In 1986, Weintraub opened her own practice with a partner who had also worked in the State Attorney’s Office. Within six weeks, she was in trial in a complex federal drug case that involved multiple drug conspiracies with 11 other attorneys and 12 clients and spanned several years. “This was my very first acquittal,” says Weintraub. “My client was a 24-year-old young man whose wife had just given birth in the middle of the trial requiring a recess for the day. He was accused of several different cocaine-related charges, but able to walk out of court a free man, and later became an air ambulance pilot, while that baby I watched being born is now married.”

As a defense lawyer, Weintraub found herself representing clients in trials that were covered by Court TV. She also starred for two years in “Power of Attorney,” a daily syndicated Fox television show, before leaving in 2001 to help care for her mother, diagnosed with pancreatic cancer.
A decade ago, talk show host Rosie O’Donnell called Weintraub about two young boys on trial for killing their abusive father in Pensacola. Ten-year-old Alex King, and his older brother Derrick had been convicted as adults of murdering their father. “They were being held in an adult jail and I was aghast at the circumstances of this case,”

Weintraub says. “We were successful in having the verdict set aside and the judge granted our motion for a new trial.” The court ordered the parties to mediation, which resulted in Alex serving eight years in a juvenile facility until his 21st birthday, rather than being sentenced to life in prison with no parole for 25 years. Derrick received the same sentence and benefitted from our motions, also. “Rosie was responsible for giving these boys a new life, free of abuse and to make their own way,” Weintraub says.

In a complex mortgage fraud case in Fort Lauderdale, Weintraub was able to win an acquittal for her client, while the majority of the other defendants were convicted. It was a complicated mortgage fraud case requiring knowledge of the intricacies of the banking procedures utilized at the time. The U.S. Attorney’s Office had its most senior and experienced trial counsel litigate the case. “This was a very hard-fought battle, but the jurors came back with the right verdict, as my client was the good guy who had gotten entangled with the bad guys in the case,” she says. “He is the one client that a defense lawyer will say, ‘defending an innocent man is much harder than defending a guilty one.’ Watching a family and community come together for one person is really something. The shame in this case was that my client was ever indicted and charged in the first place.”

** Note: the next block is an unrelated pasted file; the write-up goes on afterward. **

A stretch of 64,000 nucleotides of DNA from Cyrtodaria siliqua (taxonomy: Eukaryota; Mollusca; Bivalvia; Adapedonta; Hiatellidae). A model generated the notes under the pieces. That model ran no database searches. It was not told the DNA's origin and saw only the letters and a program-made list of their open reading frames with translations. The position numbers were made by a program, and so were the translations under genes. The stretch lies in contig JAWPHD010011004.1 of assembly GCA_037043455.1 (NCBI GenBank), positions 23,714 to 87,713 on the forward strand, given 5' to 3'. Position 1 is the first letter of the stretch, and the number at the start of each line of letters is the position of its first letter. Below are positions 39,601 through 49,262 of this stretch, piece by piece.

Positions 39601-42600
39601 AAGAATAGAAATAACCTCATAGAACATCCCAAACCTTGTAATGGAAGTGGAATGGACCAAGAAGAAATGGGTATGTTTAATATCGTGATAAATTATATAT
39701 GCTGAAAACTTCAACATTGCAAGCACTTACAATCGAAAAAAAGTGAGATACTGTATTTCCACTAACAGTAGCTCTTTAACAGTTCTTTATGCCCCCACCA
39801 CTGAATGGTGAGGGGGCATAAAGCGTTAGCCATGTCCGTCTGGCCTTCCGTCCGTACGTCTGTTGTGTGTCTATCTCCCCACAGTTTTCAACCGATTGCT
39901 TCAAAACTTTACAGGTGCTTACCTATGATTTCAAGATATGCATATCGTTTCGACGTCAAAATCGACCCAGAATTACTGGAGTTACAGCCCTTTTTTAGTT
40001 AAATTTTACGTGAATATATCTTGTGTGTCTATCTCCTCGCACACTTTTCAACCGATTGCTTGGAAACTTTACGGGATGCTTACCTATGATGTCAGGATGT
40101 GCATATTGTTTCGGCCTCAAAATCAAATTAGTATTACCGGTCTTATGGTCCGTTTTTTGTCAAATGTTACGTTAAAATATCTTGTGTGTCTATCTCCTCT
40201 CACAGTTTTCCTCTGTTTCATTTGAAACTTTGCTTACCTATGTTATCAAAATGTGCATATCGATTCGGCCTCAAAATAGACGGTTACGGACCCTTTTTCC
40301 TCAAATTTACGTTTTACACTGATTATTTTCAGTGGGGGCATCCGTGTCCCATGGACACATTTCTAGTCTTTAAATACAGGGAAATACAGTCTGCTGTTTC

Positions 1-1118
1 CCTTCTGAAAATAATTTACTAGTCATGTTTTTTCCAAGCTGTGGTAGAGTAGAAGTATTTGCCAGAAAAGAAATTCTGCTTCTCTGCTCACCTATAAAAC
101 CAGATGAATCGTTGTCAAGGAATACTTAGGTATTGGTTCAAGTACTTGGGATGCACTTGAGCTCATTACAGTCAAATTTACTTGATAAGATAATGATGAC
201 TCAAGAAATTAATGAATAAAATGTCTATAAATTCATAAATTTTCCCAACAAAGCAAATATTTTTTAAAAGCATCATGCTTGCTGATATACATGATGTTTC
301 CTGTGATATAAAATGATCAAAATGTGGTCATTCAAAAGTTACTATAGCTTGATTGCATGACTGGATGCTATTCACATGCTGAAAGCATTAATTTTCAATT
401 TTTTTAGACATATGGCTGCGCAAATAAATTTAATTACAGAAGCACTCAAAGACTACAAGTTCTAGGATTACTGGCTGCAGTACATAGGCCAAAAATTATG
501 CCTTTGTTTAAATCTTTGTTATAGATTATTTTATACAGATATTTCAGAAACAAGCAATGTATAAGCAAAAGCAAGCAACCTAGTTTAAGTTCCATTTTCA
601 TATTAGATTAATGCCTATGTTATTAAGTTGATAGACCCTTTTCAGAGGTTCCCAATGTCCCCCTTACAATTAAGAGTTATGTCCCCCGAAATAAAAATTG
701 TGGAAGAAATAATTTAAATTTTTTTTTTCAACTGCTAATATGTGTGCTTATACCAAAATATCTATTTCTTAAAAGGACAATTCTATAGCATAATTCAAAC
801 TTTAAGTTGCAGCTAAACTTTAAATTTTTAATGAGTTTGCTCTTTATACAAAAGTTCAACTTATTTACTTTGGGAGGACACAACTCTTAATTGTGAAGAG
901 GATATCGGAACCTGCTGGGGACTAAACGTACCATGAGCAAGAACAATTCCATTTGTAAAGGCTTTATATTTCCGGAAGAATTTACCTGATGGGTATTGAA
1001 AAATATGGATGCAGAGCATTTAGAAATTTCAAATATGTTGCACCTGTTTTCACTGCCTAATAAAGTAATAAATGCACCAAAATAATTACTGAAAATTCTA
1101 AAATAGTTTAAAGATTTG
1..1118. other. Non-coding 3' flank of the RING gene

Weintraub also represented Yahweh ben Yahweh, founder of the Nation of Yahweh movement, who had been convicted in federal court in 1991 of conspiracy to murder white people. “The state then charged Yahweh with multiple murders sought the death penalty against him,” says Weintraub, who with her partner was able to win an acquittal on the state charges. After serving 10 years in federal prison, Yahweh was released on strict parole. When he later became ill with prostate cancer, Weintraub was successful in her petition to release him from parole, and he died in his home in 2007.

A Passionate Attorney

Throughout her career, Weintraub has been active in community and professional organizations. She was awarded a prestigious award (the Rodney Thaxton Award , Liberty’s Last Champions ) given by the Florida Association of Criminal Lawyers for her vigorous and successful defense in the “Boulder Boys “ case, the first federal death penalty case in the Southern District of Miami. Recently, she spoke at the American Bar Association’s 2012 Spring CLE Conference on “Criminal Law in an Un-Civil Case, A Lawyer’s Guide to Handling the Intersection of Criminal and Family Law.”

She’s also dedicated to her family, including husband Jon and their children, Michael, 21 and Jordan, 14. “As you might guess, we are big fans of basketball, especially the Miami Heat, Weintraub says. “I also enjoy photography and have been taking photos of our kids and sports for many years.”

Noting that every trial presents its own challenges, Weintraub says she enjoys learning on the job. “I’ve had some phenomenal experiences in and outside the courtroom,” she says. “I’m passionate about my work, and feel privileged to be a defense attorney.”